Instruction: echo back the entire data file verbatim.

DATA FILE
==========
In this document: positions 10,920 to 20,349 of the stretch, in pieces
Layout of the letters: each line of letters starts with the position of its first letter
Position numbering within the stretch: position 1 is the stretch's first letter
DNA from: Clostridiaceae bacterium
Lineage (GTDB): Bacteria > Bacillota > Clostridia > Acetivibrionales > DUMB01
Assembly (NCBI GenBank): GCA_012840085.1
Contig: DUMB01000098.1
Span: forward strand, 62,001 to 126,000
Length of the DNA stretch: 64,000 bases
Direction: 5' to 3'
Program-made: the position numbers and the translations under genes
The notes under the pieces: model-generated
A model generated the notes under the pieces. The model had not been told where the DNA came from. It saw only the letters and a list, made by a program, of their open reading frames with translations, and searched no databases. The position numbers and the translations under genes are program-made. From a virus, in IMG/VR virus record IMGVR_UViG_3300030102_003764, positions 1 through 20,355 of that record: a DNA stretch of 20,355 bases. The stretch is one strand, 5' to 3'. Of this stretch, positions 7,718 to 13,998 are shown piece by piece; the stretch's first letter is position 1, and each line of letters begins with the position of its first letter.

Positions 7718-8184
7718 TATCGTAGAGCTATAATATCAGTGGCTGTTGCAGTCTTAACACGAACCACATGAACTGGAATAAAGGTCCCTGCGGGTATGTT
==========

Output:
In this document: positions 10,920 to 20,349 of the stretch, in pieces
Layout of the letters: each line of letters starts with the position of its first letter
Position numbering within the stretch: position 1 is the stretch's first letter
DNA from: Clostridiaceae bacterium
Lineage (GTDB): Bacteria > Bacillota > Clostridia > Acetivibrionales > DUMB01
Assembly (NCBI GenBank): GCA_012840085.1
Contig: DUMB01000098.1
Span: forward strand, 62,001 to 126,000
Length of the DNA stretch: 64,000 bases
Direction: 5' to 3'
Program-made: the position numbers and the translations under genes
The notes under the pieces: model-generated
A model generated the notes under the pieces. The model had not been told where the DNA came from. It saw only the letters and a list, made by a program, of their open reading frames with translations, and searched no databases. The position numbers and the translations under genes are program-made. From a virus, in IMG/VR virus record IMGVR_UViG_3300030102_003764, positions 1 through 20,355 of that record: a DNA stretch of 20,355 bases. The stretch is one strand, 5' to 3'. Of this stretch, positions 7,718 to 13,998 are shown piece by piece; the stretch's first letter is position 1, and each line of letters begins with the position of its first letter.

Positions 7718-8184
7718 TATCGTAGAGCTATAATATCAGTGGCTGTTGCAGTCTTAACACGAACCACATGAACTGGAATAAAGGTCCCTGCGGGTATGTT